UK civil servants routinely snoop on citizens' private financial and health information

Disclosures made by the UK Department of Work and Pensions in response Freedom of Information requests show that over 1,000 civil servants illegally snooped on private citizens' data over a 13-month period. A separate disclosure from the Department of Health showed over 150 illegal breaches in the same period. As Zack Whittaker points out in a piece on ZDNet, these are the same civil servants who will havvess to unlimited amounts of sensitive personal information if the government's plan to require mandatory snooping on all Internet traffic goes through. Who needs crooks breaking into government databases when you've got civil servants stomping through them with impunity?

Between April 2010 and March 2011, 513 civil servants were found to have made “unauthorised disclosures of official, sensitive, private and/or personal information”. The year continuing, between April 2011 and January 2012, more than 460 staff were disciplined.

The DoH on the other hand said it did not log each and every breach of unlawful access to U.K. medical records. It did say there were 158 recorded breaches in 2011. Only four years earlier, there were only 28 cases, representing a fivefold increase.

The FOI requests were made by Channel 4’s investigative series, Dispatches.

UK government staff caught snooping on citizen data (via /.)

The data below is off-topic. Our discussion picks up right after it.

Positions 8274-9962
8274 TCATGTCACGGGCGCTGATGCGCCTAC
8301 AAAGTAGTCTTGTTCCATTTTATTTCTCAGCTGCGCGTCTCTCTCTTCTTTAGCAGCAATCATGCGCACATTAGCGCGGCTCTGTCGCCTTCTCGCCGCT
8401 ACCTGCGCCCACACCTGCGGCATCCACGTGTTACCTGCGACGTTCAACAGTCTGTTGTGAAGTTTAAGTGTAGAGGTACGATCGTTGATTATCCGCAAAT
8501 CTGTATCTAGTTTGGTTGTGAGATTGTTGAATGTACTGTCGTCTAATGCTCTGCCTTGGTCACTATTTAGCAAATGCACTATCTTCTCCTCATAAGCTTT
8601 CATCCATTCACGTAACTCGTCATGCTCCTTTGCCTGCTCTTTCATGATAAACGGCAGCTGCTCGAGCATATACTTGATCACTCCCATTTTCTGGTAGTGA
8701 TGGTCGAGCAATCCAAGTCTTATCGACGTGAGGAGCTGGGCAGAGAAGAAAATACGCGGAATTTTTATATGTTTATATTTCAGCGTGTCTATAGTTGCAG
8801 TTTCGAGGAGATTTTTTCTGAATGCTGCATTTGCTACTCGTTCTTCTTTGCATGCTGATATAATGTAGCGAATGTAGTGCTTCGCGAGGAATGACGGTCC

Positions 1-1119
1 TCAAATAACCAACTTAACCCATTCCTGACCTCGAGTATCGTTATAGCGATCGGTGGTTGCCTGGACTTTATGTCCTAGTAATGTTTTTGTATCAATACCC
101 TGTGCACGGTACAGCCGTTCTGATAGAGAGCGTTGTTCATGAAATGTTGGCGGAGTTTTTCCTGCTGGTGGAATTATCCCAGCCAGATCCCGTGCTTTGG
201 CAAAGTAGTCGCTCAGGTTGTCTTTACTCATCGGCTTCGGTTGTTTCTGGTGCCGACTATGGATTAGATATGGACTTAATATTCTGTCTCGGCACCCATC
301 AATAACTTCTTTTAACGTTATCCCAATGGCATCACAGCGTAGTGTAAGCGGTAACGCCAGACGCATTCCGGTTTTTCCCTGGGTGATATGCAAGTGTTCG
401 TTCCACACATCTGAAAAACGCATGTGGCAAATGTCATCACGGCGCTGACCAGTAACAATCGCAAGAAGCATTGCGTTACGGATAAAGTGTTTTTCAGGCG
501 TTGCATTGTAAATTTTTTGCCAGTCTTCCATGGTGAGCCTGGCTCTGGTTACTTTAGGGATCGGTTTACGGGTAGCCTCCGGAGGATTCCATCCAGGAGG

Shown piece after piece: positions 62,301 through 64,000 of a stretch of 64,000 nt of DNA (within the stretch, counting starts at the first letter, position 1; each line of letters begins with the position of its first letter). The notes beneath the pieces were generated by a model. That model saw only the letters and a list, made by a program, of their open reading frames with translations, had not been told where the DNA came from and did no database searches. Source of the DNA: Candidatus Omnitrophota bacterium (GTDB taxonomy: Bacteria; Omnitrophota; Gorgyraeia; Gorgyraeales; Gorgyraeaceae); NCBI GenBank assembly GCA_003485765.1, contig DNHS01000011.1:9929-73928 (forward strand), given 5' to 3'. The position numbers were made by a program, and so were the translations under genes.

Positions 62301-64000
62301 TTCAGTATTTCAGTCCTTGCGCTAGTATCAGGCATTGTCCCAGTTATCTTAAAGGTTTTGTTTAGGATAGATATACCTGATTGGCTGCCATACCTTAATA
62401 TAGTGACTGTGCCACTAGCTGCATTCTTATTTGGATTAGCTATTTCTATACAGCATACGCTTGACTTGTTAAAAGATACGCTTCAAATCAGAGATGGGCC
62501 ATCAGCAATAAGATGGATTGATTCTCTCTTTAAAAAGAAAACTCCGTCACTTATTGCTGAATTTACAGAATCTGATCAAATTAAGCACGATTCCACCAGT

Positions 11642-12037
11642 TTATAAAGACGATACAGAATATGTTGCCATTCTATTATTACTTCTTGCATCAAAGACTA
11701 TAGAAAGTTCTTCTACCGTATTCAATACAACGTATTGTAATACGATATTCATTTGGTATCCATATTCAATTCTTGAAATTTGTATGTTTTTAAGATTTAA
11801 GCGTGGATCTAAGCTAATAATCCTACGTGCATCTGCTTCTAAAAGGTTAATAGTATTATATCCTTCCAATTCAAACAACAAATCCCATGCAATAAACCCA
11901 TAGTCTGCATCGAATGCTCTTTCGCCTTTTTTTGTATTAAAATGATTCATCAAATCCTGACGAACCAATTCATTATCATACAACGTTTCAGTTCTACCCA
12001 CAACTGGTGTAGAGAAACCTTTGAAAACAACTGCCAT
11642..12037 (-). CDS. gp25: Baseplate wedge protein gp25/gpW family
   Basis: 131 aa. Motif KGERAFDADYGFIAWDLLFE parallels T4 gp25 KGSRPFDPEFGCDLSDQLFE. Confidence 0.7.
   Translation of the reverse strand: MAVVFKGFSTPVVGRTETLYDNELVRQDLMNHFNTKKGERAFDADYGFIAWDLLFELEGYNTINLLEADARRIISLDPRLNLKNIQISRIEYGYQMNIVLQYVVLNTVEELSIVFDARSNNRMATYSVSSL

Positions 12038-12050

1. > The year continuing, between April 2011 and January 2012, more than 460 staff were disciplined.

    Does that mean there won’t be any prosecutions?

  2. It’s tough to get this right. The main problem is that data is such an ephemeral concept, that moral and ethical culture just hasn’t caught up with the challenges.
    If I see an envelope addressed to you, and thereby learn your address, is that wrong? Presumably not, especially if I couldn’t help noticing it. What about if I actively seek it out on a publicly accessible website? Starts to get a bit creepy perhaps, but certainly not illegal, and I might have a really good reason for wanting to find out. If I’m entrusted with a database and I look at a record I have no business to view, then surely that is wrong, but then it becomes less about the data and more about the process required to access it. I’m pretty sure most people think “what’s the harm?”, and problems stem from there. Our brains are wired to find gossip interesting, as a means of controlling the “freeloader” problem that plagues co-operative eco-systems, so intrinsically we’re just not well suited to deal with this.
    We are entrusted with a lot of data at my company, and I always think the best approach is just not to take it whenever possible. I tell staff to treat data as toxic and something best avoided. Once you do take it, then it becomes really hard to control all the aspects associated with proper usage.
    So I’d apply the same lesson to the government. Do they really really need the data? If not, best off not to take it. Then they wouldn’t have the problem in the first place.

  3. @onepieceman:disqus  – no it’s not tough to get right, the clue is in the word “unauthorised”.Still it’s not as if the useless Information Commisioner’s Office is actually going to fine anyone – that’s not his job /sarcasm off.

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